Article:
• Editor Rating

  • Rated 3.5 stars
  • Very Good

  • Proximo
  • Reviewed by:
  • Published on:
  • Last modified: Nov 9, 2013

Review Summary:

PROS: Easy to set up and use. Doesn’t drain iPhone’s battery. Can be useful.

CONS: No iPad-compatible app. Proximity sensor needs tweaking. Some small annoyances.

Proximo 1Monitoring systems, that are iOS-compatible, have been around on the market for a while now. These are used to keep track of a specific location over your iPhone, but they also work the other way around. In general, a monitoring system is consisted of a Bluetooth-equipped unit which is usually very small and can be attached to a key chain, and an iOS app used to control that unit.

The Kengsington’s Proximo sensor is one of the newest iOS-compatible monitoring systems. It comes from the respected company, which is known for quality and well-made products, so I expect nothing less from Proximo. It is priced at $60, which is very affordable for this product category, and I was very interested to see what this little dongle can do.

In case you lose your keys around the house, or in case you always wonder where you’ve left your iPhone, the Proximo is the perfect product for you. This system is consisted of a key fob and a tag, which are communicating with Proximo’s iOS app. Both of these dongles are small and they are designed to be connected to a keychain, so you won’t even notice them being there. The fob is oval-shaped and features one big button, which can be used to activate an alarm on your iPhone. On the other hand, the tag is circular in shape and doesn’t come with a button, so it can be used with a keychain to alarm you if you lose your keys. Both of these also feature built-in speakers which can produce some high-note sounds and can be really loud.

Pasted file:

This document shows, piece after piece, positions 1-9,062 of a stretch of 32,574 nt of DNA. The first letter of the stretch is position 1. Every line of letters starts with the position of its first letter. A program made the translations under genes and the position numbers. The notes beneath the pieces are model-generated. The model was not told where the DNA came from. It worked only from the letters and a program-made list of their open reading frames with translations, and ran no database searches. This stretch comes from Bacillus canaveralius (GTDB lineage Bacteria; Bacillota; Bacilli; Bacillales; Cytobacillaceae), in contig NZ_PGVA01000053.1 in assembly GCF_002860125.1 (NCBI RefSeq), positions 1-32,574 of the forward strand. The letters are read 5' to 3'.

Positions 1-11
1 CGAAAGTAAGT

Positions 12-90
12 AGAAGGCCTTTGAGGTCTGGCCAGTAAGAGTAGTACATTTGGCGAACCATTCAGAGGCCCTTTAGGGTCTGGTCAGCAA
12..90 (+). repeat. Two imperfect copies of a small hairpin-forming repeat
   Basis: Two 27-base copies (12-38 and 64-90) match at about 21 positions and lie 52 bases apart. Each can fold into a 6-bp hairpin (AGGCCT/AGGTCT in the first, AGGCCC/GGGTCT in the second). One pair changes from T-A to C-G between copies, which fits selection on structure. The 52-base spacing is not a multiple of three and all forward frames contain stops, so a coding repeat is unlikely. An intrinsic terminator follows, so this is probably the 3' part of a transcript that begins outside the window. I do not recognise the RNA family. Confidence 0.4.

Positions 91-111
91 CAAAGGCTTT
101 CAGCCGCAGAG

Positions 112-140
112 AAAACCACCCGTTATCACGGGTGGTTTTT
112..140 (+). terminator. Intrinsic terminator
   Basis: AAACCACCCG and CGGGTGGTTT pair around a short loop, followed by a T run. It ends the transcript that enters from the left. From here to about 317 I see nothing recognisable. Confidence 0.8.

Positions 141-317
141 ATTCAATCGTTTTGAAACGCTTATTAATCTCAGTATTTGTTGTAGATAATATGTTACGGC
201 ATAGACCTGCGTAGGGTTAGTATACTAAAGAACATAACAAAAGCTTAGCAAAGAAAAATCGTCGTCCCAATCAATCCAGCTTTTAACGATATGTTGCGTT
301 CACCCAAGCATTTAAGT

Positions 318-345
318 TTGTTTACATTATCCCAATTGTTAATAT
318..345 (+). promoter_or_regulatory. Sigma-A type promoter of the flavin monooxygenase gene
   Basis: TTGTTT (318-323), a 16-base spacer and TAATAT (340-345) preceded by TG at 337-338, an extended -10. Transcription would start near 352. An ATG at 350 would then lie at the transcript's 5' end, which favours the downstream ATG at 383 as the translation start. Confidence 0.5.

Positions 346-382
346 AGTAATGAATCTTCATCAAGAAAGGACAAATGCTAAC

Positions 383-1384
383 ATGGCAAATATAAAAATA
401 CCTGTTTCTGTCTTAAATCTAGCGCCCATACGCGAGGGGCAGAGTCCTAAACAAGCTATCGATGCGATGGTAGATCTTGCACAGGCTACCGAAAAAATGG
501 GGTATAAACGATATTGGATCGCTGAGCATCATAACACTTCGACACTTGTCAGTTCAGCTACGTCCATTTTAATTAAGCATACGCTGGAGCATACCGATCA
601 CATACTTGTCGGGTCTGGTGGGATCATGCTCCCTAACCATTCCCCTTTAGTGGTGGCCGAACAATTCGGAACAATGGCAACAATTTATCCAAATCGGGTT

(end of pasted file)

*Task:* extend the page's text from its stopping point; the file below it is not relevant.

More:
Proximo 3

In order to use these two small devices, you’ll first need to download a free Proximo app. This way you’ll be able to pair these devices with your iPhone and you’ll be guided through this process which should take only a minute of your time. Now you’ll be able to see both the fob and the tag in your Proximo app, as well as three main tools which can be used with this system.

Proximo 2

The first major tool which is offered through Proximo is setting up a range which acts as a geofence. This basically means that if you’ve got your phone in a pocket and you decide to leave your office without your keys, iPhone will start producing sounds to notify that you’ve left your keys behind. This goes two-way, so you can also keep track of your phone. You can also use Proximo’s Alarm feature to find missing keys, and in case a connection can’t be achieved you’ll be able to see the last known location of Proximo’s tag.

In practice, this system works well even though it comes with some downsides. For example, you can’t fine tune proximity alarm, since you can’t really see how large a geofenced area is. Also, I’ve noticed that sometimes I needed to start Proximo’s iOS app to reconnect it to a sensor, which is also yet another concern.


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